Get hype: How to enjoy EVO 2013 as a total beginner
This weekend, Las Vegas will be hosting the biggest fighting game tournament of the year, EVO 2013, as thousands of the best fighters from around the world converge to compete for one of the most prestigious titles in competitive gaming.
With so much great talent on display, EVO has a reputation as the most entertaining tournament of the year for spectators watching the competition from home, but it also tends to be fairly opaque and difficult for newcomers to understand. So we've put together a brief guide designed to help the average gamer understand a bit about how to approach this colossal tournament series.
There's a huge amount of content being streamed over the three day tournament, and if you just jump into the waters as a new player you'll find yourself rudderless with no clue where to go or what's going on.
This guide will focus on the key events that are likely to be the most exciting and newbie friendly, and will help give you an idea of some of the players you should watch out for. We're only taking a look at a few of the games being streamed, but all of them are worth looking into. Focusing on these few titles is an effective way to make the massive event that is EVO easier to understand for a beginner.
We've also included all three official streams below along with a full schedule so you can catch all of the action right here.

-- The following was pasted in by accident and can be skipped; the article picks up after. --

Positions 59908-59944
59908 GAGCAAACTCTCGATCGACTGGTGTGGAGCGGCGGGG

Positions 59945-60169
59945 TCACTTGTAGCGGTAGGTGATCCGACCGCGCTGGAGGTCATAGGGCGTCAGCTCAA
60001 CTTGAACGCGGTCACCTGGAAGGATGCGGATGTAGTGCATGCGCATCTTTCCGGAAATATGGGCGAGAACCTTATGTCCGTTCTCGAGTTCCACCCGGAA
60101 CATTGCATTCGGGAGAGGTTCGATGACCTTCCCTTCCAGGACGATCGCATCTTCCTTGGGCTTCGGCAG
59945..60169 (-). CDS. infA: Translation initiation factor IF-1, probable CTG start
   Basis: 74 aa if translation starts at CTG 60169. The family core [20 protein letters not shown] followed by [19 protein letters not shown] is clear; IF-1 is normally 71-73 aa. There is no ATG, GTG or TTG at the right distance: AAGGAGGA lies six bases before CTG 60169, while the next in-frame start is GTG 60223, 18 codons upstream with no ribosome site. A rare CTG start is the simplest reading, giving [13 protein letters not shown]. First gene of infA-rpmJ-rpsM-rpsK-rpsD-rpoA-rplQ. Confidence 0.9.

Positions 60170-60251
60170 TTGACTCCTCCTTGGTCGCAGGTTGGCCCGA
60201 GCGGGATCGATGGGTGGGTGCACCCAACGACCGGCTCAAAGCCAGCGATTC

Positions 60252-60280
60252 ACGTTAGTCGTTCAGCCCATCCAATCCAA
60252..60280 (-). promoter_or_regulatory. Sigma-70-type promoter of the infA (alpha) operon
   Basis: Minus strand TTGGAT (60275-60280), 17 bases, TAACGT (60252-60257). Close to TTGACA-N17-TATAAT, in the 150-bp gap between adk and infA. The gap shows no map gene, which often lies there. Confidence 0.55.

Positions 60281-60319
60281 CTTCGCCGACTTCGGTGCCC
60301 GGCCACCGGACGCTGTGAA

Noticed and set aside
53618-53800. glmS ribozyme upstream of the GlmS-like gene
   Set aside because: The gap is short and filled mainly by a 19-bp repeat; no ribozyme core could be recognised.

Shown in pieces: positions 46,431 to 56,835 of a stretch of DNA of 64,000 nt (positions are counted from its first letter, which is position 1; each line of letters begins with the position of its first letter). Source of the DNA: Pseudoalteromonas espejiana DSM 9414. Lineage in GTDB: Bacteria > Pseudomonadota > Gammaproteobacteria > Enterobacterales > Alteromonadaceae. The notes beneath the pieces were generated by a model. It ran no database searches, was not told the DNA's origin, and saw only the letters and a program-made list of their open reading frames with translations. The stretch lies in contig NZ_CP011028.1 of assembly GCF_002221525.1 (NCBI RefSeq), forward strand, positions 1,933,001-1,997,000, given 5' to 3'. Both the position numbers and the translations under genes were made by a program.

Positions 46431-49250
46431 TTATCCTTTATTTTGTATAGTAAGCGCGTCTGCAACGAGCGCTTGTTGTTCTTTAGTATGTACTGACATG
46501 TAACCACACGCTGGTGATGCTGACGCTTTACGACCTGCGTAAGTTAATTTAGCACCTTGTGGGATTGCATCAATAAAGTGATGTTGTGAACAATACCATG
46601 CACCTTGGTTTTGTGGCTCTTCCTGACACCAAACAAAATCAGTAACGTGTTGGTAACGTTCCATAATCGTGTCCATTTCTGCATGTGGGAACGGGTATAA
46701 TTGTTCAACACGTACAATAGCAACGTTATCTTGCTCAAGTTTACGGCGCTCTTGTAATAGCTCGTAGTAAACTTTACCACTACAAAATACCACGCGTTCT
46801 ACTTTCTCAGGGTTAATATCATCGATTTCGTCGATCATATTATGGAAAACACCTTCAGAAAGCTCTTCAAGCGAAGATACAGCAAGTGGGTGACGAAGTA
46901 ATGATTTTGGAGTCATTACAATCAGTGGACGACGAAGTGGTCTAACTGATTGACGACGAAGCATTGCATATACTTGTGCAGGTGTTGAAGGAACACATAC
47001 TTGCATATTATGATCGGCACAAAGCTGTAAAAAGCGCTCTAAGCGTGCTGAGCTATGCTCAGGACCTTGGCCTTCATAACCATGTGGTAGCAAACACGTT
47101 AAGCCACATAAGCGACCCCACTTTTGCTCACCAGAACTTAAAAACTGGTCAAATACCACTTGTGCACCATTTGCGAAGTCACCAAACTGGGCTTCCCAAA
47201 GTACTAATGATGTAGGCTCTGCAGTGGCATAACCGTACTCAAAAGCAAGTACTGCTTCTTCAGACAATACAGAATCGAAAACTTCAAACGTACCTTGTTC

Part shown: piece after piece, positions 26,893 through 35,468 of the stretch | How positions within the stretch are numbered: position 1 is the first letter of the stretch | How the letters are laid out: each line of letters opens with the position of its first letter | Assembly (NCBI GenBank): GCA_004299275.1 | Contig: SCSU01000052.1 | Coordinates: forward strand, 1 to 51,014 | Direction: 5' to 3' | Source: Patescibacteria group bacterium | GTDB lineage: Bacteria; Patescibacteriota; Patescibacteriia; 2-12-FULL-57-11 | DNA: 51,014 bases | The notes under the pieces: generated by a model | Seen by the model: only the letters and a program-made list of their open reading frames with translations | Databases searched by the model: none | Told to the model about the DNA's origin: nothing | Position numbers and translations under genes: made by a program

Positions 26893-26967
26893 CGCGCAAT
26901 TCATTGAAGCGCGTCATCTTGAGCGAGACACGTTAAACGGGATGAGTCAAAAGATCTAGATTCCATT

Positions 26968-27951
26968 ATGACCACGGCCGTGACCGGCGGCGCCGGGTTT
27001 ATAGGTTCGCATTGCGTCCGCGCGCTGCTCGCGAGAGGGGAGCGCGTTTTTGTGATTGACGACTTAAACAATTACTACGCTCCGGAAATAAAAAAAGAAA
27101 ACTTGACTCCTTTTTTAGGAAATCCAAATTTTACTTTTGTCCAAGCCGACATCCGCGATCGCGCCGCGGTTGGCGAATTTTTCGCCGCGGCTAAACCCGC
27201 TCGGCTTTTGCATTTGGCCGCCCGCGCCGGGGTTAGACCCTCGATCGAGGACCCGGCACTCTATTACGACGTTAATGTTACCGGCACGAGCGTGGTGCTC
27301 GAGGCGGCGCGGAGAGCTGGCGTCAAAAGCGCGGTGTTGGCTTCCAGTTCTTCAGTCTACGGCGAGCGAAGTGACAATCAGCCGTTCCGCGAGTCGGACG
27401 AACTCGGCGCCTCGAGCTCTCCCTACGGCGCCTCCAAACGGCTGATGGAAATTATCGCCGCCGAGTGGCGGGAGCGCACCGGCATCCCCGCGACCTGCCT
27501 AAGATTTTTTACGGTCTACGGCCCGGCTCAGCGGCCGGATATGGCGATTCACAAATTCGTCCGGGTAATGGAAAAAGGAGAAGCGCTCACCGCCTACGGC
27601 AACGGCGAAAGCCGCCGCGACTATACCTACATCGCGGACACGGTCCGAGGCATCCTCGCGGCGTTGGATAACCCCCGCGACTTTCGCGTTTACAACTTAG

Tips for enjoying EVO:
Play some fighting games: Never forget that this is what it's all about. The drama of the tournament can sometimes obfuscate the fact that these are games that are meant to be fun. By all means, get caught up in the action, but take frequent breaks to jump into games of Ultimate Marvel vs Capcom 3 or Super Street Fighter IV. It helps you remember how talented these people are.
It's easy to lose sight of that when you've forgotten how difficult all of these games are. If you're feeling inspired by a player's performance, take a break from the stream to go try out the character they're using and see if you can replicate their ideas.
Study: This is a wonderful opportunity to study how fighting games are actually supposed to be played. After you've played some fighting games yourself, notice the ways in which the professionals do things different. As an example, amateur players tend to jump constantly as it's a quick way to lead into an attack, but pros almost never jump unless it's for a very good reason.
That's because their opponent's are so good at “anti-air” defense that it's considered an unsafe way to approach. So instead, watch how they initiate exchanges to be more favorable to their character and try to crib ideas. That goes for any aspect of any game. Watch the way Infiltration times his hadoukens, and the way Chris G uses his ultimate attacks in Ultimate Marvel vs Capcom 3.